a slave labourer on the Siam/Burma railway (one man died for every sleeper laid),


regularly beaten and tortured,


racked by starvation, gaping ulcers and disease including cholera,


a slave labourer stevedoring at Singapore’s docks,


shipped to Japan in a stinking, closed, airless hold with 900 other sick and dying men,


torpedoed by the Americans and left drifting alone for five days before being picked up,


a slave-labourer in Nagasaki until blessed liberation thanks to the Americans’ “Fat Boy” atomic bomb.

Chronically ill, distraught and traumatised on return to Aberdeen yet disdained by the British Army, he slowly reconstructs a life.  Only in his late 80s is he able finally to recount his dreadful experiences in this unputdownable book.

There are very few first-person eye-witness accounts of the the horrors of Japanese brutality during WW2. As such this book is an invaluable historical document.


Culture of Corruption: Obama and His Team of Tax Cheats, Crooks, and Cronies
Culture of Corruption: Obama and His Team of Tax Cheats, Crooks, and Cronies

This is a rattling good tale of the web of corruption within which the American president and his cronies operate. It's written by blogger Michele Malkin who, because she's both a woman and half-Asian, is curiously immune to the charges of racism and sexism this book would provoke if written by a typical Republican WASP.

With 75 page of notes to back up - in best blogger tradition - every shocking and in most cases money-grubbing allegation, she excoriates one Obama crony after another, starting with the incumbent himself and his equally tricky wife. 

Joe Biden, Rahm Emmanuel, Valerie Jarett, Tim Geithner, Lawrence Summers, Steven Rattner, both Clintons, Chris Dodd: they all star as crooks in this venomous but credible book. 

ACORN, Mr Obama's favourite community organising outfit, is also exposed for the crooked vote-rigging machine it is.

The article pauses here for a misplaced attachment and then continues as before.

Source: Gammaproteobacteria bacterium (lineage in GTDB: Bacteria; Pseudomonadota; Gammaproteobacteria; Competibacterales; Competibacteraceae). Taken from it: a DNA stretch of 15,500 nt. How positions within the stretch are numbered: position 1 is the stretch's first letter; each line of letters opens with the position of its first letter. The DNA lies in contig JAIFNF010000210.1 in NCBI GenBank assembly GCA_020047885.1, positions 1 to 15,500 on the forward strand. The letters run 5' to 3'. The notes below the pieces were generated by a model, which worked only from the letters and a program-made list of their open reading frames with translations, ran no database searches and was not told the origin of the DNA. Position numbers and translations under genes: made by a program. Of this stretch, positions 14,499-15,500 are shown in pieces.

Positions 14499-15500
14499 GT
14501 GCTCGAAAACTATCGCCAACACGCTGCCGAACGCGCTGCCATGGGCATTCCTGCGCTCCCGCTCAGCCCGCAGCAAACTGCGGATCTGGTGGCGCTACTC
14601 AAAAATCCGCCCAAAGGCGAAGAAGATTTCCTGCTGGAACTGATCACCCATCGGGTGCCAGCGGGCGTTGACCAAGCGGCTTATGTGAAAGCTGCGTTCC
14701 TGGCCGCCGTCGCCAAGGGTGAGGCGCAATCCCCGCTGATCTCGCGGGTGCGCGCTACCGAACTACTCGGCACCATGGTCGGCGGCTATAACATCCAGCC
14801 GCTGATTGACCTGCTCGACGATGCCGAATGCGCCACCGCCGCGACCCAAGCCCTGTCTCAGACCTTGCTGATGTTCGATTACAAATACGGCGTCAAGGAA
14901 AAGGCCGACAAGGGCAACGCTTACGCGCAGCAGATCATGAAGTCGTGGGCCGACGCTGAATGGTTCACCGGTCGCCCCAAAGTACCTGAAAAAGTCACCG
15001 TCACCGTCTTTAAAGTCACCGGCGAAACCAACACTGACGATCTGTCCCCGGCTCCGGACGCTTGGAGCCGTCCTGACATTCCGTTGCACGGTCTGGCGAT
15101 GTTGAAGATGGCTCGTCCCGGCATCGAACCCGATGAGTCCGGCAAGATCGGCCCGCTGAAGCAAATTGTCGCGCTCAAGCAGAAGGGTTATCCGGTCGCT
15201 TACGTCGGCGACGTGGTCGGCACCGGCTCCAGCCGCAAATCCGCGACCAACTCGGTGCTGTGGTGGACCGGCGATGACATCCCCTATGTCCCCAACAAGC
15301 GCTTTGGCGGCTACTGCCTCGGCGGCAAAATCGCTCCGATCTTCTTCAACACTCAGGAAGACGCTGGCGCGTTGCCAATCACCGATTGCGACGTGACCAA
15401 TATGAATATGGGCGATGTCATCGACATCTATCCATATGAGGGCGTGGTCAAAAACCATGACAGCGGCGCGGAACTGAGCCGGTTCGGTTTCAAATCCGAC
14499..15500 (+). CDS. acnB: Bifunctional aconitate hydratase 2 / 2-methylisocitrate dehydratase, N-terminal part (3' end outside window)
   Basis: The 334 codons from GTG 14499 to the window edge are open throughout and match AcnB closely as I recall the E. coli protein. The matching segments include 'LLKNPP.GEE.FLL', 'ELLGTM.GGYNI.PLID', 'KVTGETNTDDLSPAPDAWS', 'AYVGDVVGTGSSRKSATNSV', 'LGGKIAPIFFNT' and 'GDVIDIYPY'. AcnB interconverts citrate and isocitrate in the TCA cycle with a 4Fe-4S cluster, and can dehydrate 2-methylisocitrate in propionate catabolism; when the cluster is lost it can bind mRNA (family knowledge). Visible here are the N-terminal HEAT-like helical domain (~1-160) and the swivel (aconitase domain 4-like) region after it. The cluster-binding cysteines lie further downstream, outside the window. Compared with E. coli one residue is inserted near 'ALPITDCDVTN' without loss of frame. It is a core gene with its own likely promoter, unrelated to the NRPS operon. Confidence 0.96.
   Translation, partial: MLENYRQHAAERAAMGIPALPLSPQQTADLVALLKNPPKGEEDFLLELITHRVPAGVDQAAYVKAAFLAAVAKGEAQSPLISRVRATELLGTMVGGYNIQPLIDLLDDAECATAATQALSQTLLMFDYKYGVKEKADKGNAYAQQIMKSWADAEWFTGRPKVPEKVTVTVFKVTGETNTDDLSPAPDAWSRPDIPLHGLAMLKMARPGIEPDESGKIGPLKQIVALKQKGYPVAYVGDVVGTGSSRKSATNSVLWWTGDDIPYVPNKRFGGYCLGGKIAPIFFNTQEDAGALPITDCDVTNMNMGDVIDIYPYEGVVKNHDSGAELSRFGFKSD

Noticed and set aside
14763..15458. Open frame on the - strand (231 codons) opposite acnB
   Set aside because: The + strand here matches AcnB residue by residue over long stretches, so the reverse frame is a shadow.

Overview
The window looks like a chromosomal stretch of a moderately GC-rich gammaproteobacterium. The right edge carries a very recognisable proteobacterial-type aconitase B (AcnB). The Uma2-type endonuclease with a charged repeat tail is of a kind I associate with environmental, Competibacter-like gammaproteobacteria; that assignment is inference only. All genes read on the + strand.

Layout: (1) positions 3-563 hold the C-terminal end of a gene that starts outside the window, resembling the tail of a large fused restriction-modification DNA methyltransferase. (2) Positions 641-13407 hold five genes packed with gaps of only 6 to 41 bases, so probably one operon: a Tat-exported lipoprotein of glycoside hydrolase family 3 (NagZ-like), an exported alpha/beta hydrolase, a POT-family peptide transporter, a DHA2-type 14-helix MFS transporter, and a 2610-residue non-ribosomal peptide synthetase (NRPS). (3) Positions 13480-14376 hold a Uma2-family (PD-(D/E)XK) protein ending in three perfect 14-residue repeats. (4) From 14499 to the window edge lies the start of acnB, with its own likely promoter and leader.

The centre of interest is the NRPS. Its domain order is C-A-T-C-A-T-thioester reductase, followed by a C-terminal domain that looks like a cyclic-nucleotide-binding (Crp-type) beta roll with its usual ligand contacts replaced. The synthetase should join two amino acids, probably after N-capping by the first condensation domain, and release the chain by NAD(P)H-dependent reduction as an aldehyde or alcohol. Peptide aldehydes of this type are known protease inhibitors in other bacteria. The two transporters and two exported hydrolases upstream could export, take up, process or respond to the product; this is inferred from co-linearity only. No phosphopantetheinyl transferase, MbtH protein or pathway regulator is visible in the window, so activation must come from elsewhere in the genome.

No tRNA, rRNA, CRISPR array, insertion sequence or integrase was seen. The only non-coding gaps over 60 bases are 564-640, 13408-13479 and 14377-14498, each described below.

This much trumpeted sequel to Freakonomics is a bit of disappointment. 

It is really just a collation of amusing little tales about surprising human (and occasionally animal) behaviour and situations.  For example:


Drunk walking kills more people per kilometer than drunk driving.


People aren't really altruistic - they always expect a return of some sort for good deeds.


Child seats are a waste of money as they are no safer for children than adult seatbelts.


Though doctors have known for centuries they must wash their hands to avoid spreading infection, they still often fail to do so. 


Monkeys can be taught to use washers as cash to buy tit-bits - and even sex.

The book has no real message other than don't be surprised how humans sometimes behave and try to look for simple rather than complex solutions.

And with a final anecdote (monkeys, cash and sex), the book suddenly just stops dead in its tracks.  Weird.


False Economy: A Surprising Economic History of the World
A remarkable, coherent attempt by Financial Times economist Alan Beattie to understand and explain world history through the prism of economics. 

It's chapters are organised around provocative questions such as


Why does asparagus come from Peru?


Why are pandas so useless?


Why are oil and diamonds more trouble than they are worth?


Why doesn't Africa grow cocaine?

It's central thesis is that economic development continues to be impeded in different countries for different historical reasons, even when the original rationale for those impediments no longer obtains.  For instance:


Argentina protects its now largely foreign landowners (eg George Soros)


Russia its military-owned businesses, such as counterfeit DVDs


The US its cotton industry comprising only 1% of GDP and 2% of its workforce

The author writes in a very chatty, light-hearted matter which makes the book easy to digest. 

However it would benefit from a few charts to illustrate some of the many quantitative points put forward, as well as sub-chaptering every few pages to provide natural break-points for the reader. 


Burmese Outpost, by Anthony Irwin
This is a thrilling book of derring-do behind enemy lines in the jungles of north-east Burma in 1942-44 during the Japanese occupation.

The author was a member of Britain's V Force, a forerunner of the SAS. Its remit was to harass Japanese lines of command, patrol their occupied territory, carryout sabotage and provide intelligence, with the overall objective of keeping the enemy out of India.   

Irwin is admirably yet brutally frank, in his descriptions of deathly battles with the Japs, his execution of a prisoner, dodging falling bags of rice dropped by the RAF, or collapsing in floods of tears through accumulated stress, fear and loneliness. 

He also provides some fascinating insights into the mentality of Japanese soldiery and why it failed against the flexibility and devolved authority of the British. 

The book amounts to a  very human and exhilarating tale.

Oh, and Irwin describes the death in 1943 of his colleague my uncle, Major PF Brennan.


Other books here